Quick parenthesis. In this blogpost I want to share as well the course I’ve liked the most, so that the new students can get excited about it and start learning in advance, it was Software Architecture, with one of the best professors I’ve had in my career. Relating it to the book, the next chapter was architecture, it’s interesting and to the point. After taking the complete course, this chapter seamed like a small chat compared with it. What I learned about it was the importance of an architect in a project. I related with a director in a play. He is the one in charge of actually knowing everything, from the business to the technical specs of the project. Aside from the relevance of that position, there is a thing we didn’t see in class and Steve does mention it. He talks about the Software Architecture document. It’s basically the architect plan, written down. Document at which everyone involved in the project should have access to, including developers and stakeholders. Interesting course, interesting chapter, I learned a lot. End of parenthesis.
Back with the topic, I will relate this post with Final Preparations. I think I can compare this chapter with my QA course mora than with the actual QA chapter; the thing is, as I introduce at the beginning of the blog, my professor has an administrative profile, so at the end the class turns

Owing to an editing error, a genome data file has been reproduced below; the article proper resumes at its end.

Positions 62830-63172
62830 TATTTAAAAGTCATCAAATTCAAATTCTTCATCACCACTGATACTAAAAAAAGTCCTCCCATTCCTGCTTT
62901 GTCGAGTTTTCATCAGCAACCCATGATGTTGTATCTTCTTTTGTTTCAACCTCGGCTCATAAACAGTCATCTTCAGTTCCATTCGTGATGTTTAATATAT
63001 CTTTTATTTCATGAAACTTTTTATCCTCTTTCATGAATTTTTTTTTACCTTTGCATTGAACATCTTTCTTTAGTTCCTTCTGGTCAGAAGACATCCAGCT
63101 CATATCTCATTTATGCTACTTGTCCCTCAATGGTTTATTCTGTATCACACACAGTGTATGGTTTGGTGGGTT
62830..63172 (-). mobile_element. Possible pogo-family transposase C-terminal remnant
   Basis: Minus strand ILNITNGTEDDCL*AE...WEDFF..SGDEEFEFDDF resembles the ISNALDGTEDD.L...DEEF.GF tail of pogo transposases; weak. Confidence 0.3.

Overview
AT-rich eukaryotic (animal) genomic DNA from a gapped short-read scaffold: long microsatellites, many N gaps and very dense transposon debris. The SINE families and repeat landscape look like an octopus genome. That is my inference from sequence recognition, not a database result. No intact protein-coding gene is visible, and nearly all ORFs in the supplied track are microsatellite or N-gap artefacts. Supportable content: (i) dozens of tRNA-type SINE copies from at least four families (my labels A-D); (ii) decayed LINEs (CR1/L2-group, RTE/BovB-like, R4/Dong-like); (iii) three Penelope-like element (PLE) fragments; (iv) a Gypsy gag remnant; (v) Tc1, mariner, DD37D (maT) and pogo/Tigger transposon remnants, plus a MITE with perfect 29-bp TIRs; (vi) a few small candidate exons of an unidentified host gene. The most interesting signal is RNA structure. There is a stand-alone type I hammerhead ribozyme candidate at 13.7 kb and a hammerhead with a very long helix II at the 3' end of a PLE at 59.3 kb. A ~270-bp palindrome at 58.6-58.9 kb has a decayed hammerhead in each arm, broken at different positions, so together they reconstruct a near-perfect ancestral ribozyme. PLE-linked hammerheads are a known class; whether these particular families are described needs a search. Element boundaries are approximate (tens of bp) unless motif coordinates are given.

Well, as you all know, I tend to leave stuff till the end, till the deadline! Chan chan… Haha, like the book, get it? Yes. This process was supposed to finish last Wednesday; I had everything scheduled down. I was mentally and emotionally prepared. I even wrote a report of my mental health in order to compare it later on that Wednesday. What happened was, we got more time. Unbelievable right?
I can’t understand myself. I had a rate of like, 4-5 quality posts per day. As soon as I received the news, none. I’m kind of angry with myself, it’s hard to get it. I really enjoyed writing. Those four days I dive into that working environment, I was pretty proud and happy with myself. That same weekend, I had plenty of time, plenty. How many posts did I write? You guessed it… None. I was even complaining about not starting before cause it wasn’t as bad as I expected, it was fine!